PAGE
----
Versailles is today one of France’s most cherished attractions, but what was it like for those who actually lived and worked there?
Discover the world of pre-revolutionary Versailles from those who experienced it first-hand – here are five curious facts you might not know about this famed chateau.
1. Versailles was open for visitors – even in the 17th century
As long as you wore hat and sword (available for hire at the entrance), anyone could enter the great palace. How about watching the king and queen eat dinner, or perhaps encountering them in the gardens?
Not much was off-limits. In 1787, English visitor Arthur Young was surprised to find himself allowed right into the King’s personal apartments only fifteen minutes after the king had gotten up and dressed, with his servants still tidying up!
2. Versailles was an awful place to live
Versailles was a rabbit warren: “a vast labyrinth, full of galleries, corridors, little staircases and apartments. It took a long time to be familiar with it,” remembered Felix, comte de France d’Hézecques, a page at the court of Louis XVI.
The allocation of apartments caused intrigue and infighting, as France’s elite families scrambled for bigger and better placement. Hézecques thought the accommodation small, dark and squeezed into the attic of the palace. Nevertheless, the residents who occupied them enjoyed the prestige and power of living close to the royal family.
3. French etiquette was truly unique
The etiquette of Versailles is revealed in the memoirs of Jeanne-Louise-Henriette Campan, lady-in-waiting to Marie Antoinette.
“One winter’s day it happened that the Queen, who was entirely undressed, was just going to put on her shift; I held it ready unfolded for her; the dame d’honneur came in, slipped off her gloves, and took it. A scratching was heard at the door; it was opened, and in came the Duchesse d’Orleans: her gloves were taken off, and she came forward to take the garment.”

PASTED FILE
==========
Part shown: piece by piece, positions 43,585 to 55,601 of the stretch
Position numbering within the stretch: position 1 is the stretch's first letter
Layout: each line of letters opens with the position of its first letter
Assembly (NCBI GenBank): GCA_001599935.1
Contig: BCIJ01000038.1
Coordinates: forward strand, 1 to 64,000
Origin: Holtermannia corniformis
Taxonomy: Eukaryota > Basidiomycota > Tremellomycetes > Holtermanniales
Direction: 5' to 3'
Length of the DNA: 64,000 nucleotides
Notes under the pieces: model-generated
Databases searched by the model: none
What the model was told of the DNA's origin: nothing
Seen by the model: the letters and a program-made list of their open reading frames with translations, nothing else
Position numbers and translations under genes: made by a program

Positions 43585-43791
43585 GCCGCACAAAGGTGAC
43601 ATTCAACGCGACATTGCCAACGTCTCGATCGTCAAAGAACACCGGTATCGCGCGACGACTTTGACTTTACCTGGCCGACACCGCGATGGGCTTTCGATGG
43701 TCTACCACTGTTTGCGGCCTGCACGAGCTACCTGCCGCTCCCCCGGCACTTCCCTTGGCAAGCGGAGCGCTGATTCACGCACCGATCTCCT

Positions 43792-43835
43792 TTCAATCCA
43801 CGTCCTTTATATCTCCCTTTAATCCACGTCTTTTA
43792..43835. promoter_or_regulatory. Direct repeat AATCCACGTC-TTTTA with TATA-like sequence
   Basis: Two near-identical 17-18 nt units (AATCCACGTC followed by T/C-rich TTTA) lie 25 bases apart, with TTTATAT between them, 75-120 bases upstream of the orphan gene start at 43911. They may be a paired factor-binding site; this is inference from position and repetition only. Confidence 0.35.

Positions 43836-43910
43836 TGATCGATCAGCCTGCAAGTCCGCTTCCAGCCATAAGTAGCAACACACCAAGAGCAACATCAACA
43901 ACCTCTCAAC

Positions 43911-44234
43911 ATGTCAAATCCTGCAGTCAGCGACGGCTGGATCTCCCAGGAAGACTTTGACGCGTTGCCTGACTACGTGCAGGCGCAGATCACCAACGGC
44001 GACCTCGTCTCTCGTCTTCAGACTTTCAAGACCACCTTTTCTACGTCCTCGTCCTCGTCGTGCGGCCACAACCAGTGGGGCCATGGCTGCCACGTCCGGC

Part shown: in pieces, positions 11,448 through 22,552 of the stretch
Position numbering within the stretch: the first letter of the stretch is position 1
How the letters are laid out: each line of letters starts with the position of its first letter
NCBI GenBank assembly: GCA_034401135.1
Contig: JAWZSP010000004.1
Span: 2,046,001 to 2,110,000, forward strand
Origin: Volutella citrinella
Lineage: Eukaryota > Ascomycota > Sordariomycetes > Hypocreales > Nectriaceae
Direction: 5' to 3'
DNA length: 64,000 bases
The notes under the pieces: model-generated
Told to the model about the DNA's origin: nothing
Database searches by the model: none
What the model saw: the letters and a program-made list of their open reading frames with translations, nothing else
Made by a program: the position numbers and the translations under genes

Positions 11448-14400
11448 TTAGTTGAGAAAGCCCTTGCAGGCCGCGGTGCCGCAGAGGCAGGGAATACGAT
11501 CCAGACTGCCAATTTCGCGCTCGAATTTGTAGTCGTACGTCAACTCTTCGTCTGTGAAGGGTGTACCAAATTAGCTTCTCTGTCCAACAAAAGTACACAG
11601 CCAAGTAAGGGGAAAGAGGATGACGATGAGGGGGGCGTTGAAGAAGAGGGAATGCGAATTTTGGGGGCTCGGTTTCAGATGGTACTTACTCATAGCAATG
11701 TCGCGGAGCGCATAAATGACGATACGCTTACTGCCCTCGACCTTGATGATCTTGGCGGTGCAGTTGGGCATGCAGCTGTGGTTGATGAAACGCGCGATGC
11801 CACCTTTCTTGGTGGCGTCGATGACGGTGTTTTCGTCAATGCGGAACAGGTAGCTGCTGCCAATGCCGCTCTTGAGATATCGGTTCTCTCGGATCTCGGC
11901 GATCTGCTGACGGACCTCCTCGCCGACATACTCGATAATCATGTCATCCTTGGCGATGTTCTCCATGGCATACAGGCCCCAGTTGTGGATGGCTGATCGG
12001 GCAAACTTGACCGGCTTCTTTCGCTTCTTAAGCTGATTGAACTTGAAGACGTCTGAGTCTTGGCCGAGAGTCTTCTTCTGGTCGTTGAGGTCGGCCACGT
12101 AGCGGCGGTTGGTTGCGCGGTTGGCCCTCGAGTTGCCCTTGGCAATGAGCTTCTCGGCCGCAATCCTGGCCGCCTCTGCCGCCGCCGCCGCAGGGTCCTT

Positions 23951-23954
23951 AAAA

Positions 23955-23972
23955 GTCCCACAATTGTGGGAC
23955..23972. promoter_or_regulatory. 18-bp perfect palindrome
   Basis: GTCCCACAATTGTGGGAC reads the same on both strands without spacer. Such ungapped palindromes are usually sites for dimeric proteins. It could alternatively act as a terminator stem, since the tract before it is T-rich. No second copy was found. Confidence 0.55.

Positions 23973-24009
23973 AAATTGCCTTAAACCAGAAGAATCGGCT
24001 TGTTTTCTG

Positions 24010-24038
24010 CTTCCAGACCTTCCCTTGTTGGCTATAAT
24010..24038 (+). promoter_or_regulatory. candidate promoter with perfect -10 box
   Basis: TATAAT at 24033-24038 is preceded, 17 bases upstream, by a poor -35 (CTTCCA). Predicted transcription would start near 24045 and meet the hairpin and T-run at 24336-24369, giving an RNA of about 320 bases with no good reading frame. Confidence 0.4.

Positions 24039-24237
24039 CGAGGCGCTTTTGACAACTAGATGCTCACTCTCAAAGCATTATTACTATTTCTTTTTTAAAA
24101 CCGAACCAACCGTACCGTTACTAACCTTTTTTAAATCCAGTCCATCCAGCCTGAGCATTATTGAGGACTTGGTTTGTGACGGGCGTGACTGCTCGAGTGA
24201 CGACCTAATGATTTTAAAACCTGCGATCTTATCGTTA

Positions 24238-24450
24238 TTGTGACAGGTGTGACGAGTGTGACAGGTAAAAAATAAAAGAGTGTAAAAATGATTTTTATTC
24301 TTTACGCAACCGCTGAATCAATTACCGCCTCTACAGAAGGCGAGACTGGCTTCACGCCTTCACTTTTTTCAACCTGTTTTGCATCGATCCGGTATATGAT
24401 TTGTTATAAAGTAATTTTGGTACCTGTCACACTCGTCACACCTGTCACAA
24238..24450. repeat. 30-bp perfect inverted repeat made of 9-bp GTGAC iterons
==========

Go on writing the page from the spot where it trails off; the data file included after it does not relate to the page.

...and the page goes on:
“More scratching, it was Madame la Comtesse de Provence; the Duchesse d’Orleans handed her the linen. All this while the Queen kept her arms crossed upon her bosom, and appeared to feel cold.”
What was this scratching Campan described? This was the unusual means of entering a room used at Versailles. The nail of the left little finger was grown long and was scratched down the door to announce one’s arrival.
4. Versailles gave a new meaning to French perfume
The Duc de Saint-Simon, a lifetime resident during the reign of Louis XIV, thought the apartments of the King and Queen “inconvenient to the last degree, dull, close, stinking”.
The waterlogged grounds created humidity in summer, as well as an unhealthy stench inside and out. Adding to the smell were the body odours of courtiers who changed their clothes and liberally applied perfumes to refresh themselves rather than bathing.
5. The WC was the epitome of convenience
Flushing toilets were reserved for the royal family. Everyone else relied on chamber pots and closed stools. These were often elaborately decorated in keeping with the luxurious surroundings, but could not hide the smell.
What’s more, using these conveniences was no private affair. The Duchesse d’Orléans, married to the brother of Louis XIV, recorded in her letters how the Dauphin liked “to be entertained while he was on the closed-stool, but it was done in quite a modest fashion, because people turned their backs while they talked to him.”
Some courtiers carried their own personal chamber pots and ladies a gravy-boat-shaped bourdaloue, which could be slipped under voluminous skirts during sermons or entertainments. These elegant porcelain creations were then discretely passed to a servant and their contents thrown out the window onto unsuspecting passers-by below!
Can you imagine living like this? Share your thoughts in the comments box below!
1. Arthur Young, Travels in France during the years 1787, 1788, 1789 (1792) (London: George Bell, 1909), vol. 2, 165.
2. Félix comte de France d’Hézecques, Souvenirs d’un page de la cour de Louis XVI (Paris: Perrin, 1895), 145-6.
3. Jeanne-Louise-Henriette Campan, Memoirs of the Court of Marie Antoinette (Girlebook e-book Edition), 131.
4. Memoires of the Duc de Saint-Simon on the Reign of Louis XIV (London, 1926), 272.
5. The Letters of Madame, the correspondence of Elisabeth-Charlotte of Bavaria, Princesse Palatine, Duchess of Orleans (London, Arrowsmith, 1925), vol. 2, 112.
1. Versailles in 1722, during the early years of Louis XV’s reign, by Pierre-Denis Martin on Wikipedia.
2. The scene of Marie Antoinette’s dressing ceremonies, the Queen’s Bedchamber in the Grande Apartement de la Reine, Versailles, via Wikipedia.
3. Chantilly porcelain bourdaloue, c.1740, via French History on Tumblr.